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How to use information sources properly (and avoid plagiarism).

Why Cite?

Any time you use someone else's information or ideas, you must acknowledge--or cite--the source.  

Credit must be given for all types of information sources:  movies, words, ideas, music, images, photos, software, charts, graphs, books, journals, magazines, newspapers...  

If you don't give credit, you've plagiarized.  Plagiarism is using someone else's ideas or words without giving credit to the information source, even if it is accidental or if "you didn't know".

The only time you don't need to cite an information source is when you use "common knowledge".

Image source: JRM.  Public domain.  Wikimedia Commons.

When Do I Cite?

When you borrow words or ideas from another source, you need to acknowledge that source. You will always need to cite whenever you:

  1. use quotes
  2. paraphrase
  3. summarize
  4. use an idea that someone else has already expressed
  5. make specific reference to the work of another
  6. use someone else's work that has been critical in developing your own ideas.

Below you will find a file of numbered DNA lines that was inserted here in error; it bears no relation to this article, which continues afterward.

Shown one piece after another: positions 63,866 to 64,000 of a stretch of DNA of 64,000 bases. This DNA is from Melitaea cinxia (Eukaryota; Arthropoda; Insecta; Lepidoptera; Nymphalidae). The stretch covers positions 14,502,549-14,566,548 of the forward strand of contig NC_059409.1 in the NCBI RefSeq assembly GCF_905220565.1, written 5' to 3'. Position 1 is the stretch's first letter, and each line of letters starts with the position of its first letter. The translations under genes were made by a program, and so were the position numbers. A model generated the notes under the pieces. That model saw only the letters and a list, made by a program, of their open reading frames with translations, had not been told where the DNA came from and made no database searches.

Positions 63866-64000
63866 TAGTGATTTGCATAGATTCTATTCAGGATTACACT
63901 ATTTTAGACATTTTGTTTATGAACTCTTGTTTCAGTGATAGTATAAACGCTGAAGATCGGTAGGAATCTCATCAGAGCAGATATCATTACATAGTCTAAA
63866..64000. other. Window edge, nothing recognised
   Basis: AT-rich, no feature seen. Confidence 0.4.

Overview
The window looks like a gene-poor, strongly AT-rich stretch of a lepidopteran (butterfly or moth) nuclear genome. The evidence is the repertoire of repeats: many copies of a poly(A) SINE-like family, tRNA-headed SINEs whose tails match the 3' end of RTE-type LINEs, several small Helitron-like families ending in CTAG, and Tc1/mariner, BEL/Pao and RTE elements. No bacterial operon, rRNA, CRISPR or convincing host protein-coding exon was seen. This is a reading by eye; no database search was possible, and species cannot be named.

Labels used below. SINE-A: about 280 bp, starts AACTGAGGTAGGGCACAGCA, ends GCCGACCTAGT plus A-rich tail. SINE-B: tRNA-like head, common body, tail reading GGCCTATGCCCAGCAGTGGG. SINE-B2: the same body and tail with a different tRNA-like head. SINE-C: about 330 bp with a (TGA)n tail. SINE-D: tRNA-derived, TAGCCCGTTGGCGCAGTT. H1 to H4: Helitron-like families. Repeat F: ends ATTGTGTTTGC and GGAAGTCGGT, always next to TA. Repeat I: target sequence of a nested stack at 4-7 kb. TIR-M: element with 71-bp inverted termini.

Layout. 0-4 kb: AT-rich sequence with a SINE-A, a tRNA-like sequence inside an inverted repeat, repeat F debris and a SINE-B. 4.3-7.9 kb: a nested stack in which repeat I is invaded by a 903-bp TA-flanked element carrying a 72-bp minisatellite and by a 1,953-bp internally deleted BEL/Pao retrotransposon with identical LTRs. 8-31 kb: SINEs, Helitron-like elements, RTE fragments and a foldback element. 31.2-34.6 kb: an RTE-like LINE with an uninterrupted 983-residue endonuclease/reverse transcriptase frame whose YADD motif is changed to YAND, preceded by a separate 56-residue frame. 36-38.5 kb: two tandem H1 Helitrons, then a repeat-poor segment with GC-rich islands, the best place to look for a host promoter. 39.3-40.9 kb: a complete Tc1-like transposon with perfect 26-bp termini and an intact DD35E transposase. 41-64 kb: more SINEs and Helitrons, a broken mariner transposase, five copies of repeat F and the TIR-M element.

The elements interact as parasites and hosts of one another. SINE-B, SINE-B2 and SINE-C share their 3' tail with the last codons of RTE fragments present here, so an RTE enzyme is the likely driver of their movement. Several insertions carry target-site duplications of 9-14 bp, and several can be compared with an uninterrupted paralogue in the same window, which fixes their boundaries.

"What is Plagiarism?" (n.d.)  Retrieved March 29, 2018..

How Do I Cite?

There are multiple styles available for citing information resources. 

Different subject fields use different styles:  Biology typically uses CSE; Chemistry --  ACS; English --  MLA;  History -- Chicago;  Physical Therapy -- AMA; Psychology -- APA;  Sociology --  ASA.   If you're uncertain which style you should be using, ask your professor.  

  How to Cite
ACS American Chemical Society
AMA American Medical Association
APA American Psychological Association
ASA American Sociological Association
Chicago University of Chicago
CSE Council of Scientific Editors
MLA Modern Language Association
Turabian Kate Turabian

Academic Honesty

"Lebanon Valley College expects its students to uphold the principles of academic honesty.  Violations of these principles will not be tolerated. Students shall neither hinder nor unfairly assist the efforts of other students to complete their work. All individual work that a student produces and submits as a course assignment must be the student’s own.

...Plagiarism is the act of submitting as one’s own the work (the words, ideas, images, or compositions) of another person or persons without accurate attribution. Plagiarism can manifest itself in various ways: it can arise from sloppy, inaccurate note-taking; it can emerge as the incomplete or incompetent citation of resources; it can take the form of the wholesale submission of another person’s work as one’s own, whether from an online, oral or printed source." 

Considered an act of academic dishonesty, plagiarism can result in failing the assignment, failing the course, and explusion from the College.

Source: "Academic Honesty."  Lebanon Valley College Catalog.  Accessed 5 December 2012.

Instruction and Reference Librarian

Donna Miller's picture
Donna Miller
Subjects:Research Help